Remote work has been on the rise for a long time, but 2020 gave extra accelerant to the remote work fire. Almost every company in the knowledge work economy, and almost every team leader was forced into a remote work experiments that have lasted for months, and many are still going on. More and more leaders are asking “When are we coming back to the office?”
We’re not. At least not all of us, all of the time.
It’s unrealistic to expect that everybody, having sampled a massive work from home movement, will willingly come back to the same eight hours a day, five days a week of office life that we had before. At the same time, we crave in-person interaction and we’ll want to see our coworkers again. On top of all of that, an interesting finding by Gallup suggests that people are most engaged when they have an office to go to, but stay away from that office and work from anywhere for two to three days a week.
And so leaders are going to have to adjust to leading their teams from anywhere as well.
In this article, we’ll cover three activities to focus on when managing a remote team. But before we do, a quick word about what they all have in common: they focus on the outcome, not the activity.
There are a lot of organizations that are installing spy software on employee’s computers and trying to track and manage how much time is spent in various apps or trying to snap regular photos using employee’s webcams to make sure they’re at their desk. These might yield some productivity gains in the short-term, but in the long-run these are almost guaranteed to yield distrust and disengagement.
So, focus on the outcome, not the activity. And then, learn to master the following three activities.
Set Objectives Mutually
The first thing you need to do is to set objectives mutually. There might have been a time when everyone was in the office and looking over their shoulder was the easiest way to track productivity. And there might have been a time when you could just give orders and tell people what to do and exactly how to do it. But those times are over. The better bet is to work with your team to set objectives mutually.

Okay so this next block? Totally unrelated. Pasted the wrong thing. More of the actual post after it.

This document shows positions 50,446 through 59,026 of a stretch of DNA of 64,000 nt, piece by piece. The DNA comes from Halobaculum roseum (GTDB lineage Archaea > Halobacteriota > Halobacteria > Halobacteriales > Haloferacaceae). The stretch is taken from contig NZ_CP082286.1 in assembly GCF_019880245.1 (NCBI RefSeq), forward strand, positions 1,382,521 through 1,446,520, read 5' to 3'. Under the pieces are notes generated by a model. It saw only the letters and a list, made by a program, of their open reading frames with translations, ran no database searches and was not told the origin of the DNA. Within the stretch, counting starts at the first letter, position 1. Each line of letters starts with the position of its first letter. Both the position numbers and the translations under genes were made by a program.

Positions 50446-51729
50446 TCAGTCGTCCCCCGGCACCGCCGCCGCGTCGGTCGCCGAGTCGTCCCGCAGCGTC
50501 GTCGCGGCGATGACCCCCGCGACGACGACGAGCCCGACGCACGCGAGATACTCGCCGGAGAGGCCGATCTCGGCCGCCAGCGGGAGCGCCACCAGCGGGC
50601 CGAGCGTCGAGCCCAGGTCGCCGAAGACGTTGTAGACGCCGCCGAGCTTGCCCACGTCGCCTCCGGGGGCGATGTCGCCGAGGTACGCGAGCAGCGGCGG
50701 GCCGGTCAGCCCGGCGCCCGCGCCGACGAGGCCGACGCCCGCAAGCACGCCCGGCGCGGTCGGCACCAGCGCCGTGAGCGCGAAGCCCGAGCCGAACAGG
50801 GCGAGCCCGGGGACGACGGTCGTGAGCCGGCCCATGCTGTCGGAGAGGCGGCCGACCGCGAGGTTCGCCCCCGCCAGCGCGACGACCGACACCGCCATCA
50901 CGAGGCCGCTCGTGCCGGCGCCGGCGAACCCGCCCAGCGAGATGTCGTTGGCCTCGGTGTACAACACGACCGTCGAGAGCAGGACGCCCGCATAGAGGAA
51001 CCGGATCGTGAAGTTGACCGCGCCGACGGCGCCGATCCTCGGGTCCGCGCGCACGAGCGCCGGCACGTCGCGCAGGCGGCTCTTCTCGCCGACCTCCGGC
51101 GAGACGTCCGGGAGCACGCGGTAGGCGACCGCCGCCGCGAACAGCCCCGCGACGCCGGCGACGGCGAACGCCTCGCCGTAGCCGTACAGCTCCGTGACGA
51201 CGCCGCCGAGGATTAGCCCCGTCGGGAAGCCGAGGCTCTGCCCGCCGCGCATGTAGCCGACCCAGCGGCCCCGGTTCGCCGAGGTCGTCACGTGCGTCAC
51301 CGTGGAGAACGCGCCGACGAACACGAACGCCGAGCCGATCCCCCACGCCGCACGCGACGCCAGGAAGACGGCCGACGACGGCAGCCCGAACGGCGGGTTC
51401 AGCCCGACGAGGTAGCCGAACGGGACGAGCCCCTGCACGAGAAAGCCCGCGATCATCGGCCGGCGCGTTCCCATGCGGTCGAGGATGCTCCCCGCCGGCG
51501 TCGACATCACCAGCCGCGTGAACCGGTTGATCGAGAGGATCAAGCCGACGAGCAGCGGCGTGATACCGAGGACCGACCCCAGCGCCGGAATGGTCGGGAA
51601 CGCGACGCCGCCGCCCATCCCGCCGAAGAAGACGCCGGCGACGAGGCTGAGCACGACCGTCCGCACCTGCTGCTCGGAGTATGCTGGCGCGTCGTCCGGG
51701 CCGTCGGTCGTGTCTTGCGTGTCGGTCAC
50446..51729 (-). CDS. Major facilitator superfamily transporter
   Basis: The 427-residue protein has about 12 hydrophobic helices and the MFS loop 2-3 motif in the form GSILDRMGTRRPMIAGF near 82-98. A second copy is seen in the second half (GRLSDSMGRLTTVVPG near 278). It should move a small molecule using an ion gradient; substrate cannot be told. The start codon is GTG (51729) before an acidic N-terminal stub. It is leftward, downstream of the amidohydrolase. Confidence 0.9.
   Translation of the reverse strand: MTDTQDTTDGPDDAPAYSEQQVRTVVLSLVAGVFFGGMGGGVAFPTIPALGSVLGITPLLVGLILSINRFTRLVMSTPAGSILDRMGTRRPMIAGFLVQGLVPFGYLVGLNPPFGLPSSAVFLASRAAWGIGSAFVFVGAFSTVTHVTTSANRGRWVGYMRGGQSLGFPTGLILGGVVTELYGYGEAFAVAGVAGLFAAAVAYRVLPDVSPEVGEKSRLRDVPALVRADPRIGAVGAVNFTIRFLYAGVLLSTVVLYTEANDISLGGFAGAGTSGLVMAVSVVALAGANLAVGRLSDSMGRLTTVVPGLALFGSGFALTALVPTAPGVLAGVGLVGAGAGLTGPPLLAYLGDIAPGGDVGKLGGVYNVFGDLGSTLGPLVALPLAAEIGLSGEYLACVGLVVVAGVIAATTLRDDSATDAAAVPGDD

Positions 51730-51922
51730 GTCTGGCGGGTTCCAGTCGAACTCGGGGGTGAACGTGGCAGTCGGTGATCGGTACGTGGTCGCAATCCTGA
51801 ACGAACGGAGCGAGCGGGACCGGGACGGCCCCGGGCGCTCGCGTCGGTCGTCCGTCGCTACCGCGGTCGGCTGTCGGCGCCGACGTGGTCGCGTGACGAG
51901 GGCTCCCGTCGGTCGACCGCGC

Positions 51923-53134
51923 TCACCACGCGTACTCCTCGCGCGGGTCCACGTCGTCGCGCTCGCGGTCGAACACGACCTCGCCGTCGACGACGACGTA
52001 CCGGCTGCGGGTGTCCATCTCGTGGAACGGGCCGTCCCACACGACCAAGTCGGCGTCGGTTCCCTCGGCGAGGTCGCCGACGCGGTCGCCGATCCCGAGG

Set objectives together.
Look at the broader goals or deliverables that your team needs to accomplish, and then develop smaller objectives weekly, biweekly, or monthly at the most. The idea is to find goals everyone feels serve the larger purpose but are also realistic in the minds of the people taking on those tasks.
In addition, make sure you agree on the intent behind those objectives. Because as people start working, largely by themselves without the ability to just check in down the hall when things change, they’ll need to understand the reasons why the objective is what it is so they can make changes on their own. And make sure you’re also shortening the time frames as we covered above. There’s a lot of research that people work better when they work on short time frames, but because you’re planning on those corrections being made, it’s easier to coordinate the work when people are hitting shorter objectives and checking back in with their team regularly.
Track Progress Regularly
In line with shortening time frames, the second main activity is to track progress regularly. We know from decades of research that progress is a potent human motivator. But the important thing to note about progress in a remote work context is that it’s much harder to see. You’re not seeing people every day and those quick conversations and celebrations don’t happen as easily. So, as a leader, you need to be finding other ways to demonstrate that your team is making progress towards the objective and that individuals are making progress in their own larger career growth.